Tag Archives: Christ

Carrying Jesus

Manger Scene (Photo by Ashley Jones)

Manger Scene (Photo by Ashley Jones)


Expecting God


As we wait expectantly for Christmas, my thoughts turn to Mary and Joseph. I wonder what it was like for them as they waited for their first child to be born, knowing that child was the Son of God. I imagine they would have had a lot of questions:


What would Jesus look like?

Would He look fully human, or would He look more like the angel Gabriel – tall with golden skin?

Would He look Jewish?

Would He take after Mary?


Would Jesus have special powers?

Would He perform miracles, like heal people and raise the dead?

Would He fly, become invisible, or walk on water?

Would He be super strong or able to run very fast?

Would He need to eat and drink?

Would He feel pain?


Would Jesus grow up normally?

Would He grow up like a normal boy, or would He mature quickly?

Would He understand everything going on around Him, even as a baby?

Would He speak as an infant, or learn to speak over time?

Would He learn from Mary and Joseph, or would He immediately begin to teach them?


How long would they have Jesus?

Gabriel said He was the Son of God and that He would reign over the house of Jacob forever. Did that mean He would live forever? Or would He disappear from this world and go to be with God?


I find it very humbling to think about what it must have been like for Mary and Joseph who found themselves responsible for the most important person in the world, the greatest gift to mankind. I believe the Holy Spirit must have guided Mary and Joseph’s steps every day, giving them comfort and peace about the unknown future. I also like to think that Jesus Himself helped to guide Mary as He grew within her. What strange comfort that must have been!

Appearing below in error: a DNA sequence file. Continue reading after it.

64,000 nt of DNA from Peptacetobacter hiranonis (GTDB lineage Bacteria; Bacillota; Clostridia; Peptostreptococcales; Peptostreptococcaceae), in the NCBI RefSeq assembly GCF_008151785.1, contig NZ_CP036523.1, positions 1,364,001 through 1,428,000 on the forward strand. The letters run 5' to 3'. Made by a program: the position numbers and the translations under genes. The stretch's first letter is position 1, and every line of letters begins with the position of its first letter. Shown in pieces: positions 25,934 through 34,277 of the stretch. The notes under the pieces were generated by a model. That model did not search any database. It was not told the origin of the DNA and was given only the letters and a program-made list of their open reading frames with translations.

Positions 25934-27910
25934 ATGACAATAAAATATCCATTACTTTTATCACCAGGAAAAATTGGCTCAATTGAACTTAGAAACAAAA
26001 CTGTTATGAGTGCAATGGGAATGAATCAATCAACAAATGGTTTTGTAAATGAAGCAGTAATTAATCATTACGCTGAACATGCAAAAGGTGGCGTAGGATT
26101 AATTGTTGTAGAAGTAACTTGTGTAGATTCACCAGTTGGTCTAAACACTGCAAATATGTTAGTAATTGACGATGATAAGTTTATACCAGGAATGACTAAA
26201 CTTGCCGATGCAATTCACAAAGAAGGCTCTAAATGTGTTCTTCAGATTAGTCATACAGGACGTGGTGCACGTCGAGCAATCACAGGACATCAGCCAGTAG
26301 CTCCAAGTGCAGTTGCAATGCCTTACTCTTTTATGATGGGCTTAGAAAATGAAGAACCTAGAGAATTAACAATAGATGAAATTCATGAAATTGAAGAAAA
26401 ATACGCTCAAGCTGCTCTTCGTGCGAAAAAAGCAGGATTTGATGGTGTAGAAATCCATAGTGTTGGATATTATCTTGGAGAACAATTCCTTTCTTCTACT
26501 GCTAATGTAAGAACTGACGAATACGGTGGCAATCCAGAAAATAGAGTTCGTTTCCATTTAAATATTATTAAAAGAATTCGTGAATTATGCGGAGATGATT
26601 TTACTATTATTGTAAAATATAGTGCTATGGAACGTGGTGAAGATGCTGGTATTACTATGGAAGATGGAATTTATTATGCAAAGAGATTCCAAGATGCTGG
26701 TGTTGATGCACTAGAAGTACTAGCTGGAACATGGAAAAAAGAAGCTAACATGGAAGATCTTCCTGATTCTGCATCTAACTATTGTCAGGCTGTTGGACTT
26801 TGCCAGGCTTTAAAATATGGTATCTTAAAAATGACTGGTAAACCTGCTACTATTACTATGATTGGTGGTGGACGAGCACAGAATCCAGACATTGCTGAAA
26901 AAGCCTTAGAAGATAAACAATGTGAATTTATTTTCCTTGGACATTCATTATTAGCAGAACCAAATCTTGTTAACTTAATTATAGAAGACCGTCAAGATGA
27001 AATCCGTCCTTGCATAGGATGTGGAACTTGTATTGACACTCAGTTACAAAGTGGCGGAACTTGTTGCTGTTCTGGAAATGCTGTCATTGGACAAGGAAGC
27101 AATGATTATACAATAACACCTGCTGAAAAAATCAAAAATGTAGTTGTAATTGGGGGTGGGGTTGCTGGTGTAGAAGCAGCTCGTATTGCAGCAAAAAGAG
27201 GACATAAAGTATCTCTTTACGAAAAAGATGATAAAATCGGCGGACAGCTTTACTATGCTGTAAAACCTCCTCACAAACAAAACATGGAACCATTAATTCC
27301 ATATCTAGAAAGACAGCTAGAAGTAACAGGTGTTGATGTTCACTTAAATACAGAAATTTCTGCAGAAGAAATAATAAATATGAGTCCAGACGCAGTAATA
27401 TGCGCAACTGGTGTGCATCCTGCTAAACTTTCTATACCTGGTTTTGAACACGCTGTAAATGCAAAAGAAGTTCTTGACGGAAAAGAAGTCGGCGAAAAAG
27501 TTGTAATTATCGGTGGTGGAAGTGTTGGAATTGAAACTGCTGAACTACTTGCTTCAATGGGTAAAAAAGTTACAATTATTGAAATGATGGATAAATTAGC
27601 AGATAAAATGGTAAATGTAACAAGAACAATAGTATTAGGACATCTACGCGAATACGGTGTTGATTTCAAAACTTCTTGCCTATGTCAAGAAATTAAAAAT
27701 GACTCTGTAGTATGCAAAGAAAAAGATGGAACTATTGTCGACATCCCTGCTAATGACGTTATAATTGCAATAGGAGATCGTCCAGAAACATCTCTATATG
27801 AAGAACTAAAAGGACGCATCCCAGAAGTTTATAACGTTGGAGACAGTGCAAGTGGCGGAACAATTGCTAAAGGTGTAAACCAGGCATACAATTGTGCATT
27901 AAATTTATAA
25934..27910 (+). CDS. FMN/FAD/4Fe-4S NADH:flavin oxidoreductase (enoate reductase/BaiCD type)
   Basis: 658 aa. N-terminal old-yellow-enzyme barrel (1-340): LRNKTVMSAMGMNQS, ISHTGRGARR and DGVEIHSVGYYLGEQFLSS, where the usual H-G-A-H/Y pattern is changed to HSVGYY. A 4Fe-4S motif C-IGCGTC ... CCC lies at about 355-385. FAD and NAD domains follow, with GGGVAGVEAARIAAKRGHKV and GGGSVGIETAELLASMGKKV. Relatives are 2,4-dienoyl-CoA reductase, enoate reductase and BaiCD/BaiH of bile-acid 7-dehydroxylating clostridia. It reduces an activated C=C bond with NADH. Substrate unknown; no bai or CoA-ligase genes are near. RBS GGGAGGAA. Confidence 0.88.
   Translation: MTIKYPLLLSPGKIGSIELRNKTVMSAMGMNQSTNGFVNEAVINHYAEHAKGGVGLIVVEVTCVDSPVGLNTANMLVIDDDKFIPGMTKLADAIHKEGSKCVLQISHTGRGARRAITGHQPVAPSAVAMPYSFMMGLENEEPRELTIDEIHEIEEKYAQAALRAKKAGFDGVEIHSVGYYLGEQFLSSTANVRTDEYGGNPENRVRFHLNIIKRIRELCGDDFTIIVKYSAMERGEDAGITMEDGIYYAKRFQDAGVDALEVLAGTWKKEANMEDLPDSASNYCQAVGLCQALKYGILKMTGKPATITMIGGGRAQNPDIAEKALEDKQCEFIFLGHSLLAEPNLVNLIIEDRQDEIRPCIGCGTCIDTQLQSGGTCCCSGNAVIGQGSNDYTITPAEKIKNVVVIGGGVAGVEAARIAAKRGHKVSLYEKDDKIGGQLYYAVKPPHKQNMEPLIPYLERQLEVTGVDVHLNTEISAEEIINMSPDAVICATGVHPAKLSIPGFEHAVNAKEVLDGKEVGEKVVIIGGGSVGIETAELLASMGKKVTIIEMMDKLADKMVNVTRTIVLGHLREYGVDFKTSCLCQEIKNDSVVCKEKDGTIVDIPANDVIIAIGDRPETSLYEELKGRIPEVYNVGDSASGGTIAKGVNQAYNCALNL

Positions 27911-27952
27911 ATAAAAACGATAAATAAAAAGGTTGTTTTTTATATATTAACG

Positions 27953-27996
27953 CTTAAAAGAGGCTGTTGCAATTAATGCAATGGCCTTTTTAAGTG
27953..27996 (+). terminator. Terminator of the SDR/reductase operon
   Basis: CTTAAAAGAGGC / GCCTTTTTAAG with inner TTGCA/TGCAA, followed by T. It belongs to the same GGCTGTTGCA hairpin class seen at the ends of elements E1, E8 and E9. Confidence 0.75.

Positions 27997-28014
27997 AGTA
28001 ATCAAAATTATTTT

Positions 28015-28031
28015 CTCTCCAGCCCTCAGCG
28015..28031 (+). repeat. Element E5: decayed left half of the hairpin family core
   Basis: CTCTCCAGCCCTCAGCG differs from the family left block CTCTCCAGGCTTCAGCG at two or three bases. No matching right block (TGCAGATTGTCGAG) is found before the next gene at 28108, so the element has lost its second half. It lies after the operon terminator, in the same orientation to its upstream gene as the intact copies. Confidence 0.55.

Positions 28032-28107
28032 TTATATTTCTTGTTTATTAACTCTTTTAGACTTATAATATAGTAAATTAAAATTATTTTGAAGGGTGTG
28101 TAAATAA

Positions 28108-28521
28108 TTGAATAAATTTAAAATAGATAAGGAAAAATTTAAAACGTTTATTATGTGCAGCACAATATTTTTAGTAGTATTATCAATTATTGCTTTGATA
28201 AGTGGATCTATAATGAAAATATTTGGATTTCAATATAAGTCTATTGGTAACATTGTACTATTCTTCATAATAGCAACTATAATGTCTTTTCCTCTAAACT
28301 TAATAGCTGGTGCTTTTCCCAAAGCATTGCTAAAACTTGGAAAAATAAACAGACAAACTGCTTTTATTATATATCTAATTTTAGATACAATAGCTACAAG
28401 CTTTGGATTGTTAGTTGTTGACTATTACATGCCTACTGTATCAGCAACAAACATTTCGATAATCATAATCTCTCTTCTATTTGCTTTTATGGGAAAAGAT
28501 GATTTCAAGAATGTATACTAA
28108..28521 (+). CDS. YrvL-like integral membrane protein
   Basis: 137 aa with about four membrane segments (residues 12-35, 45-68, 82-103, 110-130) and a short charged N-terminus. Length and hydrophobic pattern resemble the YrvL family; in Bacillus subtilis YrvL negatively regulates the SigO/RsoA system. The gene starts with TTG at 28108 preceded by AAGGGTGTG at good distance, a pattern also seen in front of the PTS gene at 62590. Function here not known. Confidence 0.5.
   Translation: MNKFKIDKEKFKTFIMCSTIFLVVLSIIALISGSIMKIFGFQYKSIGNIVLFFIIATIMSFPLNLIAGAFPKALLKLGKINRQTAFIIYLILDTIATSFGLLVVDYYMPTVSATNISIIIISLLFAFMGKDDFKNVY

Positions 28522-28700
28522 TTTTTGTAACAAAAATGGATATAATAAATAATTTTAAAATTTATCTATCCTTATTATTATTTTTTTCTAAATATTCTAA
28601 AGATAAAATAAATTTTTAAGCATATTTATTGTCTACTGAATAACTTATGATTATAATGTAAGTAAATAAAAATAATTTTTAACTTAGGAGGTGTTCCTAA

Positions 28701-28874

Like Mary

 There are many people throughout the world who venerate Mary, giving her special honor among the saints / Christians. Although I wasn’t raised in that tradition, I can understand it. Mary was so privileged to be the one woman to carry the Christ child! Gabriel himself greeted her as the “favored one.” (Luke 1:28, NAS)

However, it dawned on me today that there is something else going on here that is much bigger than one person. I was thinking about Mary – how she carried the baby Jesus inside her; how He developed over 9 months; and how she delivered Him in a barn because there was no room for them. All of this so that Jesus might live and die for our sins so we can all have a relationship with God.

And then I thought about the rest of us Christians – how the Holy Spirit comes to live inside us when we accept Jesus as our Savior; how His Spirit helps to mature us, giving us guidance and comfort; and how we eventually bear the fruit of the Spirit into a world that does not know Him. And all of this so that we might have a relationship with God and introduce others to Him so they can find salvation in Him, too.

Mary’s miraculous conception of Jesus is an example, a type, a foreshadowing of what we Christians experience today. Just as she carried Jesus, we carry the Holy Spirit. Because of this, we should honor and love each other, as we are all temples of God. (1 Corinthians 6:19)

The miracle of Jesus’ birth over 2,000 years ago is only magnified by our ability to know and serve Him today. As you prepare your homes and hearts for Christmas this week, remember that the story has never ended – it continues even now as folks like you and I carry the message of Jesus throughout the world through His precious Holy Spirit.

Merry Christmas!

The Meaning of Christmas


Our first Christmas with Sue, 2011. She loves Christmas (but not the Santa hat).


I admit it: I’m hooked on Christmas movies. I like the sweet, funny, crazy ones, even the low budget ones. I appreciate that they’re wholesome and family-focused, with themes about forgiveness, love, and generosity.

Most Christmas TV shows and movies tell us Christmas is a time for:

  • Gifts
  • Children
  • Forgiveness and second chances
  • Rebirth and renewal
  • Telling the truth
  • Falling in love
  • Being generous with the needy
  • Hope and faith